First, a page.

Lack-lustre or exhilarating?
Retreat sounds like time spent alone. However, I have learnt the hard way that this is not always the case. We are not all built to be introverts and prolonged enforced solitude will only lead to a deep isolation. Rather, retreat is about withdrawing willingly from pressure, people, schedule and habitual activity in order to be with God. At times, we feel a pull on the strings of our hearts to withdraw and sit at Jesus’ feet. Other times, it requires chosen discipline to turn off the TV, say good night to our friends and come to listen.
But my friend, it’s always worth it.
Three elements of retreat
I’ve lately been reading a book* all about the different architectural spaces within traditional monasticism and how the principles of such spaces can be applied to our contemporary lives. Cell, the monk’s bedroom, was the place for private prayer – the place to retreat, in order to be with God. In short, the bedroom was the essential daily place to commune with God in three ways:
- To confront your inabilities and encounter a rich delightful grace in the love of Jesus
- To wrestle openly and honestly
- To silence the raging wars around you
At times, I have knelt against my bed aware of my own selfishness or pride, and most often my rash anger in haste reaction to stressful events. Sometimes, I have been less passionate and zealous, simply sipping coffee with casual thoughts such as: ‘I’m not that great;’ ‘there are other Christians out there doing a much better job than I am;’ ‘I wonder what Jesus would really say if He returned right now because I’m not exactly radically changing the world with his love this morning…’ Yet as I have retreated, sought silence or opened my bible, God has met me there. His words of love and grace are spoken. The truth of his grace sinks in: I am saved by grace, not works. Because of Jesus, I am washed clean and God is well pleased with me.
Honest wrestling seems to have been the crux of my bedroom conversations over the past couple of years. These walls have heard my questioning and frustrating pleas to God: why won’t you heal that friend? Why not restore their life? I see this big controversial question and I’m struggling to understand what your word says about it, or if you really care? You made me an extrovert so why am I stuck here for a season with no-one around to talk to? I am faced with a housing & financial decision and I have no idea what to do – Lord what should I do? I feel incredibly low, Lord would you show me your love and also show me what may be the cause that I need to pray and practically work through?
The list could go on. All of these are things I have genuinely wrestled with in various seasons. In every season, I have shut my door, scribbled the questions in a journal and prayerfully invited Jesus to start to answer. One time, God answered so profoundly and quickly that I was stumped, able to write down the answer, pray through it and be so incredibly moved by his goodness, that I worshiped zealously until all I had left was speechless stillness. That was incredible and I remember such moments vividly.
However, more often than not, I crawl under the covers of my bed, trusting that the answer will work itself out in the small sustainable everyday as I continue to read scripture, experience ordinary life and live alongside others; most often, the answer comes in hindsight later on and I come before God in thankfulness. Retreat is possible because God is a relational God. That same God knows our hearts and so honesty is warranted. He loves a curious heart and He will always give the answers. Those answers may come tomorrow, in a years time, or maybe on the other side of eternity. But in the waiting, God offers his profound peace, his love and the genuineness of his presence. Be encouraged.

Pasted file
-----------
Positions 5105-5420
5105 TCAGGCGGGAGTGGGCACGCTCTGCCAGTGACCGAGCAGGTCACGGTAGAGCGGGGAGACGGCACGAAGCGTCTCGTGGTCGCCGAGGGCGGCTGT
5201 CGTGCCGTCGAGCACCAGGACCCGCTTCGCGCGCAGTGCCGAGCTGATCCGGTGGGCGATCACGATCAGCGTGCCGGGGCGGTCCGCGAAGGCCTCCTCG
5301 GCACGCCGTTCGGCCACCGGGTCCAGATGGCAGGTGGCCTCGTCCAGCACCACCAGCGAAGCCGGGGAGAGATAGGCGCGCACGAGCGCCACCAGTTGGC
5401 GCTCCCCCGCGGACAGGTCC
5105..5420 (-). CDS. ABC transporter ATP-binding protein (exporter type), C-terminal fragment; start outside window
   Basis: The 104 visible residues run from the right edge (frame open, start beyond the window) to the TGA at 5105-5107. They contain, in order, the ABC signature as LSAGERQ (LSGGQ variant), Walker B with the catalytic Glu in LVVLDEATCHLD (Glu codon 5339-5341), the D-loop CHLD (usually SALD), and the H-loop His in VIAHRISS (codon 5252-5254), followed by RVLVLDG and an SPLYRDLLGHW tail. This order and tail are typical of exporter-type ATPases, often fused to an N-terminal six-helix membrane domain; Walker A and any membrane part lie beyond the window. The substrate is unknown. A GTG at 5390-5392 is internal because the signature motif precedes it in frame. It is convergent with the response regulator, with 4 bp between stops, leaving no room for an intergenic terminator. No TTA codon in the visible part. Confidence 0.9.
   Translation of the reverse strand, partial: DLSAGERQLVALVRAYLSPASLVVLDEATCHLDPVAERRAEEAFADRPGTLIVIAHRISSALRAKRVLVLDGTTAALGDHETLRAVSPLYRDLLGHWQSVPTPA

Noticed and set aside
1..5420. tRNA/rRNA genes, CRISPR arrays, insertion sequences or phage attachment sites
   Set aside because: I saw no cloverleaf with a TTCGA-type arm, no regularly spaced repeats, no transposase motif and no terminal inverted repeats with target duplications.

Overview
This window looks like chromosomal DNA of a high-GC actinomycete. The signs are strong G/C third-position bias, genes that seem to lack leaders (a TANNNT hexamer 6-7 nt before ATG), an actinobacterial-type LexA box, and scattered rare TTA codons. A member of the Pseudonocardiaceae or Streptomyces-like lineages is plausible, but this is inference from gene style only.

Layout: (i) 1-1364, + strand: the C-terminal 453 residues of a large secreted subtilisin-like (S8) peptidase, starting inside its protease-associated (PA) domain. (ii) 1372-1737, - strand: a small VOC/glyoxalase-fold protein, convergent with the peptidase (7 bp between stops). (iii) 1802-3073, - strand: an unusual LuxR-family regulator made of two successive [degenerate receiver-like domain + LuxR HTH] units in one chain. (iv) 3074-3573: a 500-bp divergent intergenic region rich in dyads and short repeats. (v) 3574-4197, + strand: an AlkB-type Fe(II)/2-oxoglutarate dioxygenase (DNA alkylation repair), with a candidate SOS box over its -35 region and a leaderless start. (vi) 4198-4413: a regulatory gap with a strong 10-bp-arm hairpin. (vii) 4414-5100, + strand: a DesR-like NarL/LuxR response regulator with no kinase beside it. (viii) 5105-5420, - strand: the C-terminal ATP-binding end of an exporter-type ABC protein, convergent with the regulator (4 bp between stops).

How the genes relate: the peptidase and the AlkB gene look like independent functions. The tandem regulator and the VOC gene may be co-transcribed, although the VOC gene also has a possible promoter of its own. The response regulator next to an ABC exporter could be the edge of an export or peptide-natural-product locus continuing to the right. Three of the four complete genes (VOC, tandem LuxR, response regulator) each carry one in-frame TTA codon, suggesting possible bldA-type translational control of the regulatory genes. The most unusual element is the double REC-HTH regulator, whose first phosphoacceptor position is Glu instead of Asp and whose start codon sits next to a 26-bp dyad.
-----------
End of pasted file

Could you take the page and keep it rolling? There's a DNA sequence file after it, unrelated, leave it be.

Finally, in cell we escape the wars of seeing, hearing and thinking – one scholar’s take on this idea of withdrawing in solitude to be with God. The one battle that remains is the battle of the heart which we’ve discussed already (number one). Retreating with God allows us to escape the waging wars and principalities of the world that can so easily entangle us: stress, identity, broken relationships, worry…
So many things try to spiritually form us: culture, media, social norms, the latest science around health & wellbeing… The reality is that none of these will ever attain fulfilment or a happiness that lasts longer than a moment. We live in the world but are not of the world. We have a deep desire to be with our creator and as we retreat to spend time with God, we are spiritually formed by him, coming into the fullness of who we are made to be in Christ.
I recall one night, about a year ago. I had been studying hard for an assignment, whilst applying for placement opportunities, and due to the pandemic just generally found myself drowning in pressure. And so, yet again, I pressed play on a Jonathan Ogden playlist (highly recommend), pulled out the journal and invited Jesus to a two-way conversation. As I exhaled, listened, voiced my worries and opened scripture, the Holy Spirit eventually broke through in this back-and-forth rhythm of my posing a question or a worry, and him revealing a glimpse: a picture, or a word.
God completely upended my understanding: ‘you have let your reputation as a high achiever and academic define you. Let go of this and be free to fail. I define you.’ Suddenly as I escaped this identity war and allowed Jesus to form me, I was freed to enjoy creative pursuits and beautiful relationships without pressure or worry for how I may be perceived. The effect on my life was astounding – God is good and gracious and will lead us in the way everlasting.